Why Are You So Sad? by Jason Porter

Raymond Champs, a furniture manual illustrator for an international furniture company (akin to Ikea), has the world figured out (please see how I feel about Ikea here). As a species, we’re all suffering from severe clinical depression. We just don’t know it. He sets out to prove it – statistically and methodically. He starts with a survey and has big plans to ask the president to provide some top notch scientists to help with the data he accumulates. Sure, Ray’s wife isn’t supportive and his job forces him to take a leave of absence, but he’s going to get it done. And he’s right about societal decline. Isn’t he?


Why Are You So Sad?* by Jason Porter is a satirical look at the corporate environment, happiness, and the American way.  It’s an odd little novel and a difficult story to write about, it actually has me at a loss for words (that alone distinguishes it). There’s not much plot, it mostly consists of Ray’s musings and the answers to the survey he creates. The survey responses are by far the highlight of the book. It’s over the top. It’s sardonic. It’s funny. It’s also a little sad.

Todd Langley, an associate in Quantity Assurance, wrote:

I am very happy. I have a family. I have a sweet car. I have a hot wife and a nice gun. I have a daughter who will one day be hot like her mother. I go to a great church. And a lot of people would kill for my job (and my hot wife – ha!). I am very happy. Who wouldn’t be?


Are you for the chemical elimination of all things painful?

It sounds good on paper, but dulling the painful would dull the soft, would dull the pretty, would dull the surprising, would dull the songs, would dull the laughter, and this dulling would end up in a sum that registered on the color scale as a beige that caused birth defects in lab mice. But yes, I like pills.

Is that what happiness comes down to? A hot spouse, a future hot child, a good job, a nice car, and lovely house? I’d like to think not, but I bet if you’d asked around you if would be truer than you’d think. Which is the point, of course. If you like satire and you want to laugh (so as not to cry), give it a shot. This is not exactly a light book (unless you want it to be!), but it is enjoyable. At the very least, you’ll be happy you don’t have a boss like Ray’s. Or that you’re not married to him. 3.5/5 (edging towards four if I’m in the right mood).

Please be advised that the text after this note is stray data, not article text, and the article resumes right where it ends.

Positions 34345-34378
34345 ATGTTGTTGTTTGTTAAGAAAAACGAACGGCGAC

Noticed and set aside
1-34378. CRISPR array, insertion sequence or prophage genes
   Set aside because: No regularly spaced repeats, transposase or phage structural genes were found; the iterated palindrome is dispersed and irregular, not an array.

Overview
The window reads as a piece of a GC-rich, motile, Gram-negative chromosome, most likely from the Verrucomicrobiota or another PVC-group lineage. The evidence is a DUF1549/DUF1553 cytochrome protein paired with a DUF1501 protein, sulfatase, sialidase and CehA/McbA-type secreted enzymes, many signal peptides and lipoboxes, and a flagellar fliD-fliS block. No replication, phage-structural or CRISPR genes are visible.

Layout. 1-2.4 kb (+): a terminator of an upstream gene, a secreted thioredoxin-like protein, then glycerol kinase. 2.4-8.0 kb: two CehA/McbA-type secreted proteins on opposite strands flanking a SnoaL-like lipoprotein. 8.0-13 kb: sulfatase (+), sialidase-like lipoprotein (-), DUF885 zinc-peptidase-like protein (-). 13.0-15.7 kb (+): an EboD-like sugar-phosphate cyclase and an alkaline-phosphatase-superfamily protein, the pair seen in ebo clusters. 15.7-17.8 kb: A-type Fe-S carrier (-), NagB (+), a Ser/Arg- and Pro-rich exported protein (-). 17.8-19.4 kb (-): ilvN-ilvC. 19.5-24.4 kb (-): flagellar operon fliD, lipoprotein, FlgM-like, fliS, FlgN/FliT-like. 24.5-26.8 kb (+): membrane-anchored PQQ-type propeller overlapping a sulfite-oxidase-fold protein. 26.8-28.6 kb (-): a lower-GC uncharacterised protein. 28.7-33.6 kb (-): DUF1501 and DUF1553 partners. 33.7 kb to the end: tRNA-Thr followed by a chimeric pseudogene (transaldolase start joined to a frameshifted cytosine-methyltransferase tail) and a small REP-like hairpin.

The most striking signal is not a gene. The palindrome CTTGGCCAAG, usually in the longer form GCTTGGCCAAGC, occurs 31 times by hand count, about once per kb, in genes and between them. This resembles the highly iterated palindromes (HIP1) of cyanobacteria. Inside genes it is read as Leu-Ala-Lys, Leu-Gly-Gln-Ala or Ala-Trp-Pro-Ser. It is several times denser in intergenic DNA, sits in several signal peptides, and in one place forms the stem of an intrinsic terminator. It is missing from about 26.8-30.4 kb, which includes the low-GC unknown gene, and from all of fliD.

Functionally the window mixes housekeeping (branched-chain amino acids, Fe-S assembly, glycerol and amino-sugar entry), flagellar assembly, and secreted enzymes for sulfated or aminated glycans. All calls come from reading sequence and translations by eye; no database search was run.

Just for fun, here are a few of the questions from Ray’s survey (my answers are in parenthesis).

  • Are you having an affair? (Absolutely… Define affair?)
  • When was the last time you felt happy? (Last night.)
  • Was it a true, pure happy or a relative happy? (Everything’s relative.)
  • Are you similar to the “you” you thought you would be become when as a child you imagined you future self?  (Since I’m neither Indiana Jones nor John Constantine, I’d say no, though to be fair I also spent a goodly amount of time wanting to be Dana Scully – which also didn’t happen.)
  • If you were a day of the week, would you be Monday or Wednesday? (I would be a Wednesday night in July.)
  • What does it feel like to get out of bed in the morning? (What did I do the night before?)
  • Do you realize you have on average another 11,000 to 18,250 mornings of looking in the mirror and wondering if people will find you attractive? (Indeed I do. That would be why I spend very little time looking in the mirror.)
  • Do you believe in God? (See Neil deGrasse Tyson.)
  • Are you for the chemical elimination of all things painful? (Aside from indoor plumbing and hot water, it one of the reasons I’m pleased to live in this century – so yes.)

So…why are you so sad? Or conversely, why are you so happy? Are you a glass half empty or a glass half full kind of person? This may come as a shock – or not – but I am a glass half empty kind of girl (but a happy one, usually).


This one’s pretty limited on the food references. As I’m not one for sauerkraut (as in ever, it’s right up there with guacamole and olives on the list of things I’ll never eat), I’m going to go with Chinese takeout. While you could make this at home, it’ll always be better if someone else does (albeit probably less healthy). If you’re in Denver, head to Imperial Chinese.

*I received a review copy of this novel in exchange for my honest opinion.

Image found here (original source unknown).

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